It’s coming along. I promise.
This is just a timeline for me of how my ideas fleshed out over time. Progress made and lessons learned. I’m still in the middle of designing the basics of my “Kleinhaus” (small house) and this is a bit of a timeline how we came to the current phase. From newest to oldest:
- Heating the Cabin
- Pellet Stove 2.0
- Build Outside to Inside (goes for design as well)
- Cabin design: 1st floor update
- Cabin design: Foundation and 1st floor
- You and Your Poo
- Planning the Cabin Design II
- Planning the Cabin Design (interior and exterior)
The first big step forward and the start of gathering ideas for the process
So there you have it. I’m still in the process of putting ideas to paper which will be posted here soon. In the process of creating these posts, I’ve had the opportunity to speak to real architects and discuss ideas on modularization. I.E. I want to be able to make incremental changes as technologies and codes change without affecting the rest of the structure.
Part of that process has been creating a “Utility Wall” which will house the majority of the plumbing and electrical circuits. Since the kitchen and bathroom share this wall, I feel this will be the most sensible approach to this. The wires in the walls for outlets and switches will all congregate in the upper section of this utility wall. The majority of the plumbing will be toward the lower section separated from the electrical panel by at least two stud widths in case there’s a leak.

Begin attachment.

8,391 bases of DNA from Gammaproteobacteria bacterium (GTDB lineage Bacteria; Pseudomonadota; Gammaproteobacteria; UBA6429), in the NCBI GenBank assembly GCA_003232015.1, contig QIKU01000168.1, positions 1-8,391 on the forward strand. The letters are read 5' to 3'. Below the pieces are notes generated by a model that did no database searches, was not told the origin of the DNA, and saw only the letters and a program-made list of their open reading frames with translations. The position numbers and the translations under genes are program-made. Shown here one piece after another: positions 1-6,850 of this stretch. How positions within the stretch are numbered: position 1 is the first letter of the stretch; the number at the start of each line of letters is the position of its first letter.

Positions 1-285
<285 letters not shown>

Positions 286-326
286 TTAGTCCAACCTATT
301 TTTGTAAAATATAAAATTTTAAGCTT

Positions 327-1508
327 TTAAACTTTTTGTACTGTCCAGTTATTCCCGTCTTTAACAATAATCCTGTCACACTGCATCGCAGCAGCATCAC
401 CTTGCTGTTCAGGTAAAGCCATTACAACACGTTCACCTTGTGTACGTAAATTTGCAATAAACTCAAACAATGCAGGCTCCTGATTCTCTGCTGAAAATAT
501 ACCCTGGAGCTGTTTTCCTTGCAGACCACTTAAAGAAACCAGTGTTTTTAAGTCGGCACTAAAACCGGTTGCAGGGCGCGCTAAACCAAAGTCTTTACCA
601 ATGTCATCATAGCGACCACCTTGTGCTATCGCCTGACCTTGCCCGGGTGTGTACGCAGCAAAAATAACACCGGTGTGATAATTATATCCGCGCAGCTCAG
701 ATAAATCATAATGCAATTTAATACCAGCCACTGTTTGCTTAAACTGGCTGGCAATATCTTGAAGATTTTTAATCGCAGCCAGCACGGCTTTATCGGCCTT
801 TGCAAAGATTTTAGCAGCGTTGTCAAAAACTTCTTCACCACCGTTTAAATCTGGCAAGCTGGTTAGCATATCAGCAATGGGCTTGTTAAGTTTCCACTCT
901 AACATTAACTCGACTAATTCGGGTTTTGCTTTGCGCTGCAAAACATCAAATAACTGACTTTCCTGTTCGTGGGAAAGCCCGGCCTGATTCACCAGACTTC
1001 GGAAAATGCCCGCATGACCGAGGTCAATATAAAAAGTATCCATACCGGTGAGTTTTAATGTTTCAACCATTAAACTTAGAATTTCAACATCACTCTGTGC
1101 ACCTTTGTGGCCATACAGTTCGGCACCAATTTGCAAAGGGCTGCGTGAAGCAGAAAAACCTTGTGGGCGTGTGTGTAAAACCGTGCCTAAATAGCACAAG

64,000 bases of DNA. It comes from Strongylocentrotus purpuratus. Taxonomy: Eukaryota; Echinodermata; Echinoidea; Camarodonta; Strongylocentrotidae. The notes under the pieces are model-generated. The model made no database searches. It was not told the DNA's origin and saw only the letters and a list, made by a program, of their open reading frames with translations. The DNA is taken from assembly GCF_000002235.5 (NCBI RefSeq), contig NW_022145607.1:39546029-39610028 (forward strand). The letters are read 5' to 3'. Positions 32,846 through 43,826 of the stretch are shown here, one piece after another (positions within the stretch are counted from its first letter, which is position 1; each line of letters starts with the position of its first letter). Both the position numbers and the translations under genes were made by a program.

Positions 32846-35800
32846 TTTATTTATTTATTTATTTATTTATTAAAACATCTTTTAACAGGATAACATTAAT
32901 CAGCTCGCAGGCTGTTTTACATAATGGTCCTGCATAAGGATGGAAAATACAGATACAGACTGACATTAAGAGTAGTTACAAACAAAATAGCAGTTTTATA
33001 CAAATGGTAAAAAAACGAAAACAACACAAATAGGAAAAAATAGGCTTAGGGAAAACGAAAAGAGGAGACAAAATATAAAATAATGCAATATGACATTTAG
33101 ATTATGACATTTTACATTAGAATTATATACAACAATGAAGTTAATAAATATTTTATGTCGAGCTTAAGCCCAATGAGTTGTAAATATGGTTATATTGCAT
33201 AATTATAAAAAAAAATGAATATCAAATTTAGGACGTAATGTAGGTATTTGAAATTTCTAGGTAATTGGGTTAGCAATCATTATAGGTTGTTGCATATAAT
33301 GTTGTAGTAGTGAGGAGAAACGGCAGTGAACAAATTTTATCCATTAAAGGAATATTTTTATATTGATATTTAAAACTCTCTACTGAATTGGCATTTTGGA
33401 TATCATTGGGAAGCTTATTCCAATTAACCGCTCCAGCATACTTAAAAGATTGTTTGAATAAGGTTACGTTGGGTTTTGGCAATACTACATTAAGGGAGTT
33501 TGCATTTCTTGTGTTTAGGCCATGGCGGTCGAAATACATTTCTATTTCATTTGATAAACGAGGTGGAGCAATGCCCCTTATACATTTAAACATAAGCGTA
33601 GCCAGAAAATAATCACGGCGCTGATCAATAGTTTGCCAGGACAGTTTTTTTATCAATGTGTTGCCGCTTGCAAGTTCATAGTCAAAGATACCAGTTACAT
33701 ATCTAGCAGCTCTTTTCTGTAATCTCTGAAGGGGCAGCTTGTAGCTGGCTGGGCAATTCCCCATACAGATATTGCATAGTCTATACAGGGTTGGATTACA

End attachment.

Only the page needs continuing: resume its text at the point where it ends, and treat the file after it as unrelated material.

I’m not the first person to come up with a utility “module” of sorts as I came across these videos recently :
I think that gives a brief glimpse of what’s possible and since my Utility Wall will be larger than this, I’m sure I can work in the electrical hookups with ample room to spare as well as improve safety. Since the utility wall wouldn’t be load-bearing, we can cut as many holes as needed in the studs without compromising structural integrity.
An additional benefit of the modularization would be being able to move the kitchen and bathroom to either side of the utility wall. This will also enable moving the stairs and front door to either side as well, without changing the rest of the structure. Considering that I’m designing this not just for me, but for anyone interested to take and run with, I feel having this kind of flexibility is essential to adoption.
I haven’t worked much on the roof yet as that’s proving to be a trickier affair. Supporting a fair amount of weight while maintaining a simple profile is proving to be a challenge. A single slope roof would be the simplest to design, but building it in a safe manner would be a bit of a challenge. Multiple slopes is easier, counter-intuitively, easier to build in some ways as the methodologies are well established, as are the building techniques. More pondering is in order.